Trump set to face jury over sex abuse and defamation claims

Jury selection began in a New York courtroom Tuesday after a judge denied Donald Trump’s request that a defamation trial stemming from a columnist’s claims that he sexually abused her in the 1990s be suspended on Thursday so he could attend the funeral of his mother-in-law.

The denial came during a combative exchange between lawyers for Trump and Judge Lewis A. Kaplan over evidence in the case, Trump’s desire to attend the Thursday funeral and whether the trial should occur at all.

This is the penalty phase of a civil defamation trial stemming from columnist E. Jean Carroll’s claims he sexually attacked her in a department store dressing room. A May trial found Trump sexually abused Carroll, awarding her $5 million. Trump did not attend that trial, but he showed up Tuesday morning after his political victory at the Iowa caucus hours earlier.

After a big victory in the Iowa caucus, former President Donald Trump is expected in court Tuesday to face another legal challenge: a trial to determine how much more he owes the writer E. Jean Carroll for denying that he sexually assaulted her in the 1990s and accusing her of lying about her claims.

Jury selection begins Tuesday morning at a federal court in Manhattan. Opening arguments could take place by afternoon in what is essentially a second penalty phase of a legal fight Carroll has already won.

NEW YORK, NEW YORK - MAY 09: Writer E. Jean Carroll leaves a Manhattan court house after a jury found former President Donald Trump liable for sexually abusing her in a Manhattan department store in the 1990's on May 09, 2023 in New York City. The ju

In May, a different jury awarded Carroll $5 million after concluding that Trump sexually abused her in a department store dressing room in spring 1996, then defamed her in 2022 by claiming she made it up after she revealed it publicly in a 2019 memoir. The jury said Carroll hadn't proven that Trump raped her.

One issue that wasn’t decided in that first trial was how much Trump owed for comments he made about Carroll while he was still president.

Determining that dollar amount will be the new jury’s only job.

Judge Lewis A. Kaplan ruled last year that the new jury didn’t need to decide anew whether Carroll was sexually abused or whether Trump’s remarks about her were defamatory since those subjects were covered in the first trial.

Trump is expected at the trial Tuesday, though his plans for the rest of the week have become unclear since his mother-in-law’s funeral was scheduled for Thursday. The trial is expected to last several days.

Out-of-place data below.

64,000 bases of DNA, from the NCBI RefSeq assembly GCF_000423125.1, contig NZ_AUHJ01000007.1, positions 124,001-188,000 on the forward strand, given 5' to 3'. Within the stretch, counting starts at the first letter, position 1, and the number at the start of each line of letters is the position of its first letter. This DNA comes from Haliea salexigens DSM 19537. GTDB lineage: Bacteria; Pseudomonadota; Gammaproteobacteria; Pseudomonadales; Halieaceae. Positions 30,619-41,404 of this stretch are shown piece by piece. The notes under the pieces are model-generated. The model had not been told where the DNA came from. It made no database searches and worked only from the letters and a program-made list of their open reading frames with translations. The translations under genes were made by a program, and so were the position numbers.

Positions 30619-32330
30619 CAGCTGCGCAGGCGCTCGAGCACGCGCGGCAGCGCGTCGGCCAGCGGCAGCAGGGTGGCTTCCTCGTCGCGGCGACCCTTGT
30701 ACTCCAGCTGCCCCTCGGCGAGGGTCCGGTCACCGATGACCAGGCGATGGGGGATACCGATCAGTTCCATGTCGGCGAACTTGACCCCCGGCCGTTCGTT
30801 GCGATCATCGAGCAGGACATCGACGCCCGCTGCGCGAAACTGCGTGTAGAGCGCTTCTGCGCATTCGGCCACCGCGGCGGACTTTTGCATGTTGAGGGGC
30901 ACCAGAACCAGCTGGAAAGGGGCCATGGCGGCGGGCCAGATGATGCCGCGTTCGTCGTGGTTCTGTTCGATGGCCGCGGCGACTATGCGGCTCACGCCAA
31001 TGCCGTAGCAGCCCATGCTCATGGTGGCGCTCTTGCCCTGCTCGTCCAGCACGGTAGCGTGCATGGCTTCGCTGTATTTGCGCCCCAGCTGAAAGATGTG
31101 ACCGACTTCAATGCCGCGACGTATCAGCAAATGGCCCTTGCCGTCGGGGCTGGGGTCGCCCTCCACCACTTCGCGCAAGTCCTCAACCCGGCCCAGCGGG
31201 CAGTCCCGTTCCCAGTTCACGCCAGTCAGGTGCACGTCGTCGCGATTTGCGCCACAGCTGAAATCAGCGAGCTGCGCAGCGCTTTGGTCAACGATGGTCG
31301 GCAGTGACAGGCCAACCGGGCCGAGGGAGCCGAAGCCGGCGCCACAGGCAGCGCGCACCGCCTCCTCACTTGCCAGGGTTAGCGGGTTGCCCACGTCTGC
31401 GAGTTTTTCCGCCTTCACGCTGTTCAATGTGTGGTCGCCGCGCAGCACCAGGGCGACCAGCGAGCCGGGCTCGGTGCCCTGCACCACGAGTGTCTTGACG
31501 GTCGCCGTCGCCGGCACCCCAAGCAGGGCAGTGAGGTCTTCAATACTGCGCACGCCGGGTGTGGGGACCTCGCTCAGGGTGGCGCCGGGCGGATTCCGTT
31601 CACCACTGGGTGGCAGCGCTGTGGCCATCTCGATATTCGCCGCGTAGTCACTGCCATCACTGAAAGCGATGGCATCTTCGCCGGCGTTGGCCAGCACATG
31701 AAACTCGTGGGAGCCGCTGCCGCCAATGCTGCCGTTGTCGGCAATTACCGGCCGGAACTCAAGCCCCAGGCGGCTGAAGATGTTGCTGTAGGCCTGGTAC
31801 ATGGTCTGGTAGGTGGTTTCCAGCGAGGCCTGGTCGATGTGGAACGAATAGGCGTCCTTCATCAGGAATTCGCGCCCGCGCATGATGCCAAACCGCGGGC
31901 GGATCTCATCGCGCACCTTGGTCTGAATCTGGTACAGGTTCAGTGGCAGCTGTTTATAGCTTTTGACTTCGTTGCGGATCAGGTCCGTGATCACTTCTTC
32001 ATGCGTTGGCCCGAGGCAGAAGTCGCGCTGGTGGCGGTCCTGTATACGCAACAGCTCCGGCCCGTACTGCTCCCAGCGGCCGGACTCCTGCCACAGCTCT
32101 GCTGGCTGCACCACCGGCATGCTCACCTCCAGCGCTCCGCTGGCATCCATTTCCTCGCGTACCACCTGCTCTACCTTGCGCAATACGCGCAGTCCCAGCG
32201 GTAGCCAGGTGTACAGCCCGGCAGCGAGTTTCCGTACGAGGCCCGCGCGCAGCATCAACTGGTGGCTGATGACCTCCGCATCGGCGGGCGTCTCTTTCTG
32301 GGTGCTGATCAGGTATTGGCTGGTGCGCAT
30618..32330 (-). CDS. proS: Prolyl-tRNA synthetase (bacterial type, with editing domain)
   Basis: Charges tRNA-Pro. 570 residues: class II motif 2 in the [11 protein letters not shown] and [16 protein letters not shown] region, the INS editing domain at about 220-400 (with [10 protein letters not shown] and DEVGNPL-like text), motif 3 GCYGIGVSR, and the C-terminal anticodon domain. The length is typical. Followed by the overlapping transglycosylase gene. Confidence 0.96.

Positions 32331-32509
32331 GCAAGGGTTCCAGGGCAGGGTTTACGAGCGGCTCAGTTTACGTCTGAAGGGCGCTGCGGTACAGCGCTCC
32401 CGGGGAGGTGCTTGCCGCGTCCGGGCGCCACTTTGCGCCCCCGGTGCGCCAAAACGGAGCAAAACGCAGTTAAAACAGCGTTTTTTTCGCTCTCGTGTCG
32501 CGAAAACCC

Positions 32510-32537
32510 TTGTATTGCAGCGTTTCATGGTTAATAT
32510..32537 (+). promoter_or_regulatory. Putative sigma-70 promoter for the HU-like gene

He has said he wants to testify, but if he does there will be strict limits on what he can talk about. He did not attend last year's trial, saying recently that his lawyer advised against it.

Because the trial is supposed to be focused only on how much Trump owes Carroll, the judge has warned Trump and his lawyers that they cannot say things to jurors that he has said on the campaign trail or elsewhere, like claiming she lied about him to promote her memoir.

Kaplan also banned them from saying anything about Carroll’s "past romantic relationships, sexual disposition, and prior sexual experiences," from suggesting Trump didn't sexually abuse Carroll or from implying she was motivated by "a political agenda, financial interests, mental illness, or otherwise."

NEW YORK, NEW YORK - MAY 09: Magazine Columnist E. Jean Carroll arrives for her civil trial against former President Donald Trump at Manhattan Federal Court on May 09, 2023 in New York City. Carroll has testified that she was raped by former Presiden

They are also banned, the judge said, from advancing any argument inconsistent with the court’s ruling that "Mr. Trump, with actual malice, lied about sexually assaulting Ms. Carroll."

Those restrictions don’t apply outside of the presence of the jury. That has left Trump free to continue posting on social media about all of the above topics — something he has done repeatedly in recent days — although each fresh denial comes with the possibility of increasing damages he must pay.

Kaplan rejected Trump's request to delay the trial a week, although he said he would let Trump testify as late as Monday even if the trial is otherwise ready for closing arguments by Thursday.

Carroll, 80, plans to testify about the damage to her career and reputation that resulted from Trump's public statements. She seeks $10 million in compensatory damages and millions more in punitive damages.

Trump, 77, is appealing the findings of last year's jury and has continued to maintain that he doesn't know Carroll, that he never met her at the Bergdorf Goodman store in midtown Manhattan in spring 1996 and that Carroll made up her claims to sell her book and for political reasons.

Regardless of his losses in court, Trump leads all Republicans in presidential primary polls and plans to spend plenty of time in court fighting the civil cases and four criminal cases against him, saying, "In a way, I guess you consider it part of the campaign."